The traditional art of cheesemaking

By David Parkinson

(Cross-posted to the blog of the Powell River Food Security Project.)

Workshop attendee and cheesemaker-in-training Julia Downs cuts curds into a workable size

After the full-on whirlwind of Earth Day, about 30 folks in Powell River had a stimulating opportunity to learn about cheesemaking from itinerant cheesemaker David Asher Rotsztain, who visited us from Mayne Island, where he farms and works to preserve the traditional craft of small-scale cheesemaking.

During the course of a three-and-a-half-hour workshop, we went through some of the basics of cheesemaking. David talked about the choice of milk, the politics of rennet, the odd history of orange Cheddar, the structure and types of milk proteins which are being manipulated to provide us with such a variety of textures and flavours, and plenty more.

What was most heartening to me was to see so many people come out on a Sunday interested in learning how they can engage with one of the most venerable means of food preservation. Some (like myself) were complete novices, never having deliberately made cheese; others were fairly old hands at certain types of cheesemaking willing to learn more about the complexities and details.

We started off adding some kefir to 4 litres of local whole milk warmed to somewhere close to body temperature, the perfect zone of warmth for bacteria to proliferate in. The bacteria, yeasts, and other critters in the kefir culture got to work souring the milk by converting the milk sugar lactose to lactic acid. Then David added a small amount of rennet, a digestive enzyme extracted from the fourth stomach of a suckling calf, in order to start the coagulation. Throughout the workshop, as we discussed other techniques and worked on other processes, we periodically checked the progress of the curdling as the curds separated from the whey.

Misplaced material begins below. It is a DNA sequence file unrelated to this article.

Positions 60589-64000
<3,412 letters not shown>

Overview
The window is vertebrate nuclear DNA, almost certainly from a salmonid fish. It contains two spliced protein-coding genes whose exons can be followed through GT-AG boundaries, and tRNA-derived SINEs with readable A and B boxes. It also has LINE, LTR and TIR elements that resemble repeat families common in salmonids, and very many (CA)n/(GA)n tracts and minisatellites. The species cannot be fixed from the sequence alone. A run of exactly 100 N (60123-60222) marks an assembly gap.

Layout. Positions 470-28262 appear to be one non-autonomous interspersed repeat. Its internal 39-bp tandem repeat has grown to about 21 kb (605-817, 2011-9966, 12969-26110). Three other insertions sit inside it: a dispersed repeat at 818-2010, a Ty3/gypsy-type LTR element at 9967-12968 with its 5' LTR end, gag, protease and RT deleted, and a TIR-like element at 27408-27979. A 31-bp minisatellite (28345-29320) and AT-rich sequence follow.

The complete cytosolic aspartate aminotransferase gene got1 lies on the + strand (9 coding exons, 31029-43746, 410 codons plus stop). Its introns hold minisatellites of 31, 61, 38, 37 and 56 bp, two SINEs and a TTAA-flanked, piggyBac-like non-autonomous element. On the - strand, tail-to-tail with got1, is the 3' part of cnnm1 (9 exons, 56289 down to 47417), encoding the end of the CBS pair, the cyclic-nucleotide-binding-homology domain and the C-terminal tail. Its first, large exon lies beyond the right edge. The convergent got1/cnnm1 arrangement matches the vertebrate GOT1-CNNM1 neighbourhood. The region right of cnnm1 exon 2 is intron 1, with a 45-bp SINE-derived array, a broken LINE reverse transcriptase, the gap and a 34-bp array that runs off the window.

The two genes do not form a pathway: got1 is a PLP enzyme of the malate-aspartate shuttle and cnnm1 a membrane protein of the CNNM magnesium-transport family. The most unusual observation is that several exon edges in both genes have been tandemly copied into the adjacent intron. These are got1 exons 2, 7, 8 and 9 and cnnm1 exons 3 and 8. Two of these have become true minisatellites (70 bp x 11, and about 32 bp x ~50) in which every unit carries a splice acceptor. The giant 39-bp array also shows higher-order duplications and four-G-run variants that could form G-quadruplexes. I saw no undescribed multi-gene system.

Finally, as shown in the image above, we were able, gently, to cut the curds and, again gently, stir them to expel whey and firm them up. This is the step before pulling them from the whey and placing them in a mold where they would expel more whey, compress, and settle into the final shape and size.

David Asher Rotsztain setting out the samples of cheeses... first we learn, then we eat.

David told us all about the amazing and complex world of molds and their cooperative interaction with the process of ripening. I did not know that in order to create a camembert or blue cheese, all that is needed is to inoculate the souring milk with some spores from the desired mold (Penicillium candida or P. roqueforti respectively). The mold in question will create a mycelial network throughout the ripening cheese, much in the same way as mushrooms create vast networks throughout the soil of a forest. Spore-producing bodies analogous to mushrooms will pop up on the surface of the cheese, as in surface-ripened cheeses like camembert and brie — that’s what that furry rind is on those cheeses. In the case of blue cheeses, the spore-producing bodies are blue in colour and appear wherever the mold comes into contact with air. The veins in blue cheese are produced by thrusting skewers through the cheese to create air holes where the blue mold will appear.